Building Vinyl Kits by John Zizolfo

The following is a collection of tips from John Zizolfo

  • Heat the parts up with a hair dryer for a minute or so where you want to trim. Use a sharp blade and a steady hand. Most vinyl trims fairly easily when heated. If you don’t want to use a hair dryer, dunking the part in hot water will work also.
  • Test fit your parts often. It’s easier to cut off than it is to add on. Don’t cut too much on the first try. This is especially true at the Trooper’s shoulders, but is sound advice regardless of which kit you’re building. With proper trimming, you should require only the smallest bits of putty, sometimes none at all depending how well the kit is designed/molded.
  • The hair dryer can also be used to flex parts into different positions, to a point. You won’t be able to make a leg go from “standing up straight” to “right angle bent at the knee” just by heating, but if you need to re-position a joint by a fraction of an inch or so, heat it up, bend it to shape, then immediately dunk it under the COLD water. This will effectively “lock” the vinyl into the position you were holding it in.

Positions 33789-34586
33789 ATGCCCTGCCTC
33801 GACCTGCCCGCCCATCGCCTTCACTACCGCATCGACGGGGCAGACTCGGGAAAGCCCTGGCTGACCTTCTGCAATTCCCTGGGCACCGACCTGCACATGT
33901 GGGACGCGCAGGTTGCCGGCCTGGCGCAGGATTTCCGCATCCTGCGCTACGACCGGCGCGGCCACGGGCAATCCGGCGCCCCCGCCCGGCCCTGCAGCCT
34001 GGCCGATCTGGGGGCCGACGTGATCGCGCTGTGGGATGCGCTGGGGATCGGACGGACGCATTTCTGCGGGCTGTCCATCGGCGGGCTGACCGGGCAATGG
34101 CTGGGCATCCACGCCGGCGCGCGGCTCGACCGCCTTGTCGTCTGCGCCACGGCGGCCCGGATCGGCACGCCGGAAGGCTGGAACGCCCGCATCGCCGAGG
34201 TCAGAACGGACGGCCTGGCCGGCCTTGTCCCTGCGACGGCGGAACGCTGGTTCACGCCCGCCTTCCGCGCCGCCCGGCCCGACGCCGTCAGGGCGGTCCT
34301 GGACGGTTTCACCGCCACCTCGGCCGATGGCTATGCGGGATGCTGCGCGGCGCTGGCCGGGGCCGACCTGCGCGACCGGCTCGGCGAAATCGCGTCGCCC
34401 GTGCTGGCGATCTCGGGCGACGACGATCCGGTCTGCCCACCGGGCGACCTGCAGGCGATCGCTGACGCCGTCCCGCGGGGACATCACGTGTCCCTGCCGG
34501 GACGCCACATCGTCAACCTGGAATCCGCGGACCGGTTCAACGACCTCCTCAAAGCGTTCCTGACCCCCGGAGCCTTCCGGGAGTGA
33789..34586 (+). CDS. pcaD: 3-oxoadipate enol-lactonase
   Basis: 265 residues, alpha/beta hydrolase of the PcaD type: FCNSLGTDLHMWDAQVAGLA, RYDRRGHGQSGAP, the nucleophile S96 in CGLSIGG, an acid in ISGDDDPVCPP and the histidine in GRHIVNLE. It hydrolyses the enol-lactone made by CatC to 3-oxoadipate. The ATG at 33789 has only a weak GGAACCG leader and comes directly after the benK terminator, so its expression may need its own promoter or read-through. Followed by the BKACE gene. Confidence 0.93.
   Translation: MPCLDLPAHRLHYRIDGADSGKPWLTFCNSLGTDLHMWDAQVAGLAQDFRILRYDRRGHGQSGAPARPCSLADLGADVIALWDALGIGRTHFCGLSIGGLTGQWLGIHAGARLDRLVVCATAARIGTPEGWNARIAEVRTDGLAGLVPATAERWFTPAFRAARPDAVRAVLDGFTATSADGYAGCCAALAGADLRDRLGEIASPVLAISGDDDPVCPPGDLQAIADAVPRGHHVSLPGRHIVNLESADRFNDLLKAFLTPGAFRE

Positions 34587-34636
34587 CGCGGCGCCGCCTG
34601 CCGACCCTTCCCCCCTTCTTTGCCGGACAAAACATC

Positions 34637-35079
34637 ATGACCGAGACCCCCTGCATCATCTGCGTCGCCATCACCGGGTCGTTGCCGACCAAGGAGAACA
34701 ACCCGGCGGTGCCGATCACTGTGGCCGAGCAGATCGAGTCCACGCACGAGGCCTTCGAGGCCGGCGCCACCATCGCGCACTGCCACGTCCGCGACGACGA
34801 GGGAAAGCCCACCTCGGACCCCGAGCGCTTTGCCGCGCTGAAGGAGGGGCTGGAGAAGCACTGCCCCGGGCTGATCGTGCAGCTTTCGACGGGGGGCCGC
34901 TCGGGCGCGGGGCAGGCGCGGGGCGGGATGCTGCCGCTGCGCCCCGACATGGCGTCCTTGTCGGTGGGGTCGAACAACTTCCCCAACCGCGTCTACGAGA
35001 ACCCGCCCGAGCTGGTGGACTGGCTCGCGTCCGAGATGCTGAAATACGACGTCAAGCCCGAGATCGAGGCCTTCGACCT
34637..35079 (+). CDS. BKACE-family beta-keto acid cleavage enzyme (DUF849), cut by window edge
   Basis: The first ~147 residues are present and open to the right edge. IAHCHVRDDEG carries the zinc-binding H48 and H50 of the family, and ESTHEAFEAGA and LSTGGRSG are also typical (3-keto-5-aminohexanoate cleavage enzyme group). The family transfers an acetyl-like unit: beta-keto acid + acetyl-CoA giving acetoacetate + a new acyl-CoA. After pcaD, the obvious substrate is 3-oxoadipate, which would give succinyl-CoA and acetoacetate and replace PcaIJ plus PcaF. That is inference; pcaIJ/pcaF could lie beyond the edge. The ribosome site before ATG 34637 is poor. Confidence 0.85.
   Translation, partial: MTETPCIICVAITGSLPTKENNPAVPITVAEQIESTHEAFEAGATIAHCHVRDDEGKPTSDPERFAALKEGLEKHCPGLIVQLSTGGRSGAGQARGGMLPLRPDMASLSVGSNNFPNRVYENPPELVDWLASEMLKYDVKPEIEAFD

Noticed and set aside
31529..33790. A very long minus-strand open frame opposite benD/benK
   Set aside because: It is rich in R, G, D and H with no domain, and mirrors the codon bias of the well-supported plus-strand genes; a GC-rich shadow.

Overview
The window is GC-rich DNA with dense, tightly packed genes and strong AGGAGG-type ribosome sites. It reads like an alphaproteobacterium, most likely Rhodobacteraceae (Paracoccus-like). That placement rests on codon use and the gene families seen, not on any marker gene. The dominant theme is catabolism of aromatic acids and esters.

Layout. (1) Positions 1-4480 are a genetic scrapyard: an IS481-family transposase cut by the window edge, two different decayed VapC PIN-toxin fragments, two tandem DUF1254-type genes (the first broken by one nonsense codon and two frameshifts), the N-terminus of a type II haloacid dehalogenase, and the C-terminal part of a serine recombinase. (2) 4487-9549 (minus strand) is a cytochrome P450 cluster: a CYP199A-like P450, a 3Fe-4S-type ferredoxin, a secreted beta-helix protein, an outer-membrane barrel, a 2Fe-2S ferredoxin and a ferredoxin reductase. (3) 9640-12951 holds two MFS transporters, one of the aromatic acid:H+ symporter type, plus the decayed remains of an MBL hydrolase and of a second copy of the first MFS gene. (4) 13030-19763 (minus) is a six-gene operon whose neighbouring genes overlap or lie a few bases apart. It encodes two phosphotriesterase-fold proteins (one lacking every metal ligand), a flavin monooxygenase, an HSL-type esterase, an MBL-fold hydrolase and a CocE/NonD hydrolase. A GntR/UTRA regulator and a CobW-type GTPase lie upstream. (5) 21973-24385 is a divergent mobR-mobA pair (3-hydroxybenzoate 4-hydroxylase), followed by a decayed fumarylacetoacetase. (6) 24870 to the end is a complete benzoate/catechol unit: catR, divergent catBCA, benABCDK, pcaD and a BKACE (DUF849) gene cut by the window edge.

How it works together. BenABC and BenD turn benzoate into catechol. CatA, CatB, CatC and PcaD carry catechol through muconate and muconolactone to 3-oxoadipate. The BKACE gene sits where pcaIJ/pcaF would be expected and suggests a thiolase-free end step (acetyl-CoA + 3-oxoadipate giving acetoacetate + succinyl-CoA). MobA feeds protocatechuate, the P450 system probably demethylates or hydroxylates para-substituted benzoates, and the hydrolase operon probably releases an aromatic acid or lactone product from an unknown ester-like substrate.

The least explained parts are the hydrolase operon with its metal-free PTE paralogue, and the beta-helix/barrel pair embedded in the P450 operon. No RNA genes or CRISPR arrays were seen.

• Most figures this size stand better if you weight them down in the legs with plaster or something similar. Be careful with the mixture though, as plaster tends to generate its own heat as it dries. Heat, as we just learned above, softens and distorts vinyl. Make sure the legs are leaned against something or otherwise held in place until the plaster dries.
  • Any type of superglue will work for gluing parts together. Regular model glue is designed to melt styrene. Vinyl kits don’t melt, they depend on the glue to seep into the pores of the vinyl and “grab” it to hold the parts together. I use “Instant Bonding Adhesive” from Radio Shack. Stuff makes KrazyGlue look like spit and a prayer!
  • As for painting, I’ve found that acrylic paints such as Tamiya are better on vinyl, while enamel paints like Testors are better for styrene. Nothing really special or complicated about the Stormtrooper as far as paint scheme (gloss white, flat black, and some gray for shading/texturing). The real work will be in getting smooth coverage. That’s the key to making this particular kit look good. In this case, you’re better off painting the white first, then carefully masking and painting the black areas, as black is nearly impossible to cover with white if you do it the other way around.

 

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